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  • Writer's pictureAndrew Belt

ALBUM REVIEW: Grian Chatten - Chaos for the Fly

Chatten cements his position as one of the best songwriters around

How do you follow up three critically acclaimed albums in four years with your band? Take a break? Work on album number 4? Not so for Grian Chatten, who decided to embark on a first solo album just a year after what many consider his band's greatest work in Skinty Fia.

Arguably, this was a risky move with Fontaines D.C. establishing themselves as one of the big rock bands in the UK and Ireland. But this leftfield move pays off spectacularly with Chatten's prolific purple patch finding an excellent new vehicle for his poetic lyrics.

Trading the indie/post-punk stylings of Fontaines for something far more stripped back and hopping between folk ditties and chamber pop, the freshness of the project calls to mind the boldness and excitement of his band's first record, Dogrel.

The lyrics may be less wide-eyed, but they are never less than compelling and compositions bringing together trumpets, synth, violins and an accordion makes for a varied and enjoyable musical palette.

Chaos for the Fly's nine tracks clock in at just over 30 minutes, but unlike other albums with a similar run time, there's valuable depth in the record and it doesn't feel too short.

Opener 'The Score' features gorgeous plucked acoustic guitar with subtle electronic percussion and xylophone in the chorus and hints at the end of a relationship with the refrain of "you know the score, it ain't limited to your knowing looks and touches anymore".

Photo credit: Polocho

This is followed by 'Last Time Every Time Forever' with its pleasing chamber pop intro, soaring strings and the first of three vocal contributions from Chatten's partner, Georgie Jesson. The lyrics focus on roguish regulars in a bar and looking back at a moment in time as the song sounds like a The Good, The Bad and The Queen effort.

Melancholy is omnipresent throughout, with third track and third of three singles in a row, 'Fairlies' signalling Chatten's ease within his own company with a violin and acoustic guitar marrying together beautifully.

'Salt Throwers off a Truck' is as stripped back as it gets with folk lyrics and acoustic guitar joined for company only by a violin in a demonstration of Chatten's prowess as an artist with few tools at his disposal; 'Season for Pain' again shows shades of The Good, The Bad and The Queen in its acoustic guitar playing, and is lifted by an electric guitar cameo halfway through before its thrilling crescendo; and 'All of the People' sees Chatten at his most bitter and misanthropic over a sad piano tune: "you think you know me, you're below me and you don't".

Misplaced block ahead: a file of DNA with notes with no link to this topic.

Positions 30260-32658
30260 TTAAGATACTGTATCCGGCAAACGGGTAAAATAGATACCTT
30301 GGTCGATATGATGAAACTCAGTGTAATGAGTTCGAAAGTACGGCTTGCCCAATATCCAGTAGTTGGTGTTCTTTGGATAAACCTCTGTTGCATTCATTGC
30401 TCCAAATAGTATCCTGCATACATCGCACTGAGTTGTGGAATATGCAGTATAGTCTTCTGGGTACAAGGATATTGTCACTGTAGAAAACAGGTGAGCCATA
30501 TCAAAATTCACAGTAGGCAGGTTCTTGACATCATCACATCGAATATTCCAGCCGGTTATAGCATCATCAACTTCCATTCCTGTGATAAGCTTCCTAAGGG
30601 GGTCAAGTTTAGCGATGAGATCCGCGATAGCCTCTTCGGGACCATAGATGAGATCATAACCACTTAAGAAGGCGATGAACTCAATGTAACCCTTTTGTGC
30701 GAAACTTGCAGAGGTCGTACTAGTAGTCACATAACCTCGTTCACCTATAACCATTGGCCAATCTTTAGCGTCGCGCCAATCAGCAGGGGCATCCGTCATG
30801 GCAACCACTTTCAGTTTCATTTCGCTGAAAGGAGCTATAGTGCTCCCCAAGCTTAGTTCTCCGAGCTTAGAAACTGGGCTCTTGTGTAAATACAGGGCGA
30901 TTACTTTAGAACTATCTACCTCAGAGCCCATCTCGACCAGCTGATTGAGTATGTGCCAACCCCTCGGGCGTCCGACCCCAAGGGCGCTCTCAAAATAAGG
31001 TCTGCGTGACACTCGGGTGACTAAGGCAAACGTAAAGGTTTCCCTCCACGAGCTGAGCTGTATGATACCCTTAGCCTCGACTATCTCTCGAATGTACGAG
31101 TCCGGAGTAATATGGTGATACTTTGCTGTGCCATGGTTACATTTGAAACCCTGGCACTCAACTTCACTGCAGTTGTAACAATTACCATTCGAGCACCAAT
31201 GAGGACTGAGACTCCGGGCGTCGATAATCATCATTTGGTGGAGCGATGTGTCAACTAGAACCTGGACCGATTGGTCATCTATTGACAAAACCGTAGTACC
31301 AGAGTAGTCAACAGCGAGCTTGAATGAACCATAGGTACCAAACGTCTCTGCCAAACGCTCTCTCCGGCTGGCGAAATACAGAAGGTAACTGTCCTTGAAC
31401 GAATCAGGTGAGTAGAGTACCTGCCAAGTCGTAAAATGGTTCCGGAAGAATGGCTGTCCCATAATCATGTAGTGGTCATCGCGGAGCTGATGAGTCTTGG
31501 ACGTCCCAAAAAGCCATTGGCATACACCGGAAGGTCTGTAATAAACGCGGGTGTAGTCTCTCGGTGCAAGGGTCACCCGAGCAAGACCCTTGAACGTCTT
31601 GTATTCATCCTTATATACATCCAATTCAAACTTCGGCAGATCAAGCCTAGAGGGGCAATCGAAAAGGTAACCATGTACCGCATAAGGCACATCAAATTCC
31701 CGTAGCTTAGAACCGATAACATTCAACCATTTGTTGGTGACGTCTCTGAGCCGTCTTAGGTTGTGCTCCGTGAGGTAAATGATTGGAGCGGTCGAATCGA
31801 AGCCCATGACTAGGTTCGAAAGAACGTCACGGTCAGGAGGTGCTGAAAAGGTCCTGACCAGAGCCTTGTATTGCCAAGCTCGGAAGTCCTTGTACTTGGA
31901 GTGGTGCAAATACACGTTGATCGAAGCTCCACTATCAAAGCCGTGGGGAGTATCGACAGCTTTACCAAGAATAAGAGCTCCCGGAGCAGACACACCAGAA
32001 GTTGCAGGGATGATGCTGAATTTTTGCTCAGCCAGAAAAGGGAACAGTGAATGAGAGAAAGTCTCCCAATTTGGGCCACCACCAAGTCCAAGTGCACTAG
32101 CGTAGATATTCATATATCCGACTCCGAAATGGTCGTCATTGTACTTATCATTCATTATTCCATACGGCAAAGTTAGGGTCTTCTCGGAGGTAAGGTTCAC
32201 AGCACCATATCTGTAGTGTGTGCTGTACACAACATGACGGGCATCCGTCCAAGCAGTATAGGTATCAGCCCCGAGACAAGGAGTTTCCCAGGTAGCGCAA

'East Coast Bed' uses an Eastern-world style guitar hook, with Chatten's "an East Coast bed" refrain the most he's sounded like Oasis-era Liam Gallagher and a trumpet and synth lifting the track and its broody atmosphere. 'I Am So Far' creates a depressing soundscape through its piano and acoustic guitar, with electronic drums and an accordion joining the mix, along with Jesson's harmonies, Chatten singing: "seeking only answers, hearing only lies".

Only 'Bob's Casino' doesn't quite the high standards set by the rest, but is an enjoyable song in itself which could easily fit into Arctic Monkeys's recent lounge-rock canon.

A night-time walk along a seafront 30 miles north of Dublin inspired the endeavour - an advert for walking if nothing else!

Fontaines D.C. are firmly ensconced in the world of rock and on the evidence of Chaos for the Fly, the gentler, folkier, poppier end of the musical spectrum now has an exciting new voice to hail.

Verdict: 8.7/10

Chaos for the Fly is out this Friday (30 June) via Partisan Records


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